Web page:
June Blooms

Golden Chain

It’s now June! I’ve watched the metamorphosis of my favorite botanical garden, Rhododendron Species Botanical Garden, throughout the spring season. I feel somewhat melancholy each June as I say goodbye to the wilting and dying, spring blooms in the garden. After all, this is what this particular garden specializes in—Rhododendrons and Azaleas. And let’s not forget the Blue Poppies! There are still a few stragglers about.

There are a few Rhododendrons blooming in the Rutherford Conservatory, including this lovely, yellow species.

Here are images taken throughout the main, outside garden.

Deerberry Plant

Deutzia

Chinese Peony (Paeonia lactiflora)

Below are images of some Rhododendrons and Azaleas still in bloom.

The Victorian Stumpery is full of fern species and woodland flora as shown below.

Umbrella Plants

A new bloomer, a beautiful, golden yellow Korean Lily.

I came across this blooming plant and I do not know what it is. Any thoughts?

The Kousa Dogwood is in glorious bloom, at last!

Cornus kousa

And lastly, as I was making my way back to exit the garden, I spotted this wilted and faded, giant Chinese Magnolia blossom that somehow was still clinging to its branch, a bittersweet memory of glorious, spring blooms gone before.

All photos property of Peggy A Thompson

 

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What’s Blooming at the Rhododendron Species Botanical Garden

This past weekend I attended Blue Poppy Day, held each May, at the Rhododendron Species Botanical Garden, Federal Way, WA. Needless to say, the garden was exploding with color. In my zealousness, I took over 200 photos. I obviously can’t post them all, but I will try to show as much variation and color as possible. Obviously, the crowned jewels of the garden are the rhododendron species, but there are many companion plants as well, including the prized Blue Poppy. So, have a seat and enjoy!

Please note that all images are copyright property of Peggy A Thompson.

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A Bit of Iris Bloom

I look forward to each spring, watching and waiting for the Irises to bloom. It’s peak bloom time now. Here are a few images I snapped recently in my local garden park.

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The Beautiful Met Cloisters of NYC

Oh, the treasures you will see! Indeed, the Met Cloisters is a feast for the eyes and soul! Located on the northern tip of Manhattan, overlooking the Hudson River, in Fort Tryon Park, the museum is dedicated to the art, architecture, and gardens of medieval Europe. Some of the patio gardens are dedicated to the cultivation of cooking herbs and medicinal herbs used during that period. Treasures of silver abound, such as the chalices pictured below. Out of respect for the museum, it is the only treasure image I will post. Also exhibited in the museum are wall tapestries that are magnificent beyond belief. As I looked upon them, I could only image how long it took to weave one! Included are the famous Unicorn Tapestries. As one enters the domain you immediately feel yourself step back in time. Sets of stone steps lead up into the exhibit rooms. Feast upon the treasures!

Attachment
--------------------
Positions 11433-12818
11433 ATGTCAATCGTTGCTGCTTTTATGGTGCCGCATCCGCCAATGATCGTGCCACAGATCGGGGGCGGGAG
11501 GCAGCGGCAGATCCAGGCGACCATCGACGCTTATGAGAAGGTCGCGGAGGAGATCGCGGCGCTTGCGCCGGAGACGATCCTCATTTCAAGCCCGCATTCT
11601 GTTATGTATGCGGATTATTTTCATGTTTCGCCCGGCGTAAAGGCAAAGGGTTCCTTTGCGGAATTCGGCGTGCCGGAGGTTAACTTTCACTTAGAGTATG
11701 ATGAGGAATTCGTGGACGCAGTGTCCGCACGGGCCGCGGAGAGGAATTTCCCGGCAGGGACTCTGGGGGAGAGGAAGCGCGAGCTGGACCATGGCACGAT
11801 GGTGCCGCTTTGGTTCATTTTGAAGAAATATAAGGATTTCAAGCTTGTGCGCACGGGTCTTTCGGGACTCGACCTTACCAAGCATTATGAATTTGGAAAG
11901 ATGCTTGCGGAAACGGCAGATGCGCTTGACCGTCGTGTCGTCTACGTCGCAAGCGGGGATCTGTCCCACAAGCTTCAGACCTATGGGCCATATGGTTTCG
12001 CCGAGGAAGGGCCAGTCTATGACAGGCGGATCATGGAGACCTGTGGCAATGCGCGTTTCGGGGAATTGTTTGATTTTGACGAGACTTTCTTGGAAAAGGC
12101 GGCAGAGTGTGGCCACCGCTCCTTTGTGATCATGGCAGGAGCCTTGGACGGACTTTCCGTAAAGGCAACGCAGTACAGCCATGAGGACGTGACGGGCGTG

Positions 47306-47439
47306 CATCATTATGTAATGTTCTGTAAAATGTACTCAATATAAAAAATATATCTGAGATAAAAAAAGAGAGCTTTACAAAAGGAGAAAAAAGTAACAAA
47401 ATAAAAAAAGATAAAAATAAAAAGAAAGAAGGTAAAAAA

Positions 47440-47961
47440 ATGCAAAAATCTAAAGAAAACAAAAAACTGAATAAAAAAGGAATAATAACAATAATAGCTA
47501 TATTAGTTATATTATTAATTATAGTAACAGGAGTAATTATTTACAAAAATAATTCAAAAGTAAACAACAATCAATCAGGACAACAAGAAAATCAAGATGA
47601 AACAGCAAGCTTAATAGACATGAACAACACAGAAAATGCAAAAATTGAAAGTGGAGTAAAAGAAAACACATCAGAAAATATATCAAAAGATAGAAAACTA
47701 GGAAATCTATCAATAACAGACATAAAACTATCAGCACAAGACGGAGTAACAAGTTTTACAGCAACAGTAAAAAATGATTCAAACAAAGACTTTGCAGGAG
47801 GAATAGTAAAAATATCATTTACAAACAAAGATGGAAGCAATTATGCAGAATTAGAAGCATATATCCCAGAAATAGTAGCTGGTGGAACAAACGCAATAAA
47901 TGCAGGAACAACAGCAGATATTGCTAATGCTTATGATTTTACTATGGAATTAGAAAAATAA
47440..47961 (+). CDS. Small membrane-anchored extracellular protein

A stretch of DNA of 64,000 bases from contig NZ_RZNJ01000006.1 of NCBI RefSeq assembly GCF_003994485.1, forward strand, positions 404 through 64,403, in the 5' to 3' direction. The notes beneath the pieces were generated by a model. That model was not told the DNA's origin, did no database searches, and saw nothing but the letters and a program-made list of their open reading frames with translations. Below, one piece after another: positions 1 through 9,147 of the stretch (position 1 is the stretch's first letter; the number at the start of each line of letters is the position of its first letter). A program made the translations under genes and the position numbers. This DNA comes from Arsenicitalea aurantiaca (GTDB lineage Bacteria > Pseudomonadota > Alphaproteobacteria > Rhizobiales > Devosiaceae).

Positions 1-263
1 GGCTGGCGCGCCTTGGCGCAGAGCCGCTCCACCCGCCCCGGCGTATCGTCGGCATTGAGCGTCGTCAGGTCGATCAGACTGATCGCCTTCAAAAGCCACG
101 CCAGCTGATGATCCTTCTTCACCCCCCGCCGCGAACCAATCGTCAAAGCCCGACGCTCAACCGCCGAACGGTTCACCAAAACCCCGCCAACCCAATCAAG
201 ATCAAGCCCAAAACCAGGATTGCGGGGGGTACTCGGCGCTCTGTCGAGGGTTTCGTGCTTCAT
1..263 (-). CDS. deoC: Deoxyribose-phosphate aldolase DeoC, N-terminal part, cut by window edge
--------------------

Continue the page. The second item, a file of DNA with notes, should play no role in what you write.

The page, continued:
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Adventures in New York City Spring 2018

As my friend in New York City would always say to me when I’m visiting: “Welcome to the big town!” Indeed, it is big … and noisy … and expensive … and crowded. But one has to admit that it’s pretty amazing! For those who love architecture, it’s a must-visit city. And that’s primarily what I take pictures of, when I visit. If you really want to save some money on all the museums and galleries, it really helps to have a city resident go along with you. New York City residents are not obliged to pay full entry fees to many places. They pay whatever they want, and as little as they want. Yes, this is for real! Also, check out the visiting times on many of the parks and museums. Many offer free entry on certain days of the week or month. I’ve been to the big city a few times already and have taken tons of photos. Each time I try to visit some part of the city I have not visited before. It’s so big! So this time I spent a day in Lower Manhattan to walk on the Brooklyn Bridge (part of it), visit the Financial section, Washington Square, Battery Park, and visit the 911 Memorial site. Here are a few of those photos.

Washington Square

One World Trade Center as seen from Washington Square

Brooklyn Bridge

The next several images were taken from the Brooklyn Bridge, a great site to get great snapshots of the Lower Manhattan skyline.

Here is the popular, bronze bull statue in the Financial section that everyone wants to have their picture taken with.

One of the many, beautiful churches that one can find wedged in between office buildings.

If you are weary and need to take a rest, Bowling Green, with it’s lovely fountain court, is a great spot to take a load off one’s feet.

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911 Memorial Site

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911 Memorial Site

 

Down at Battery Park along the waterfront is a magnificent WWII memorial.

Here’s an interesting bit of architecture you won’t want to miss! It’s called The Occulus. Inside is just as spectacular!

Well, so much for this part of my stay in New York City! Stay tuned for more!

All images property of Peggy A Thompson

 

 

 

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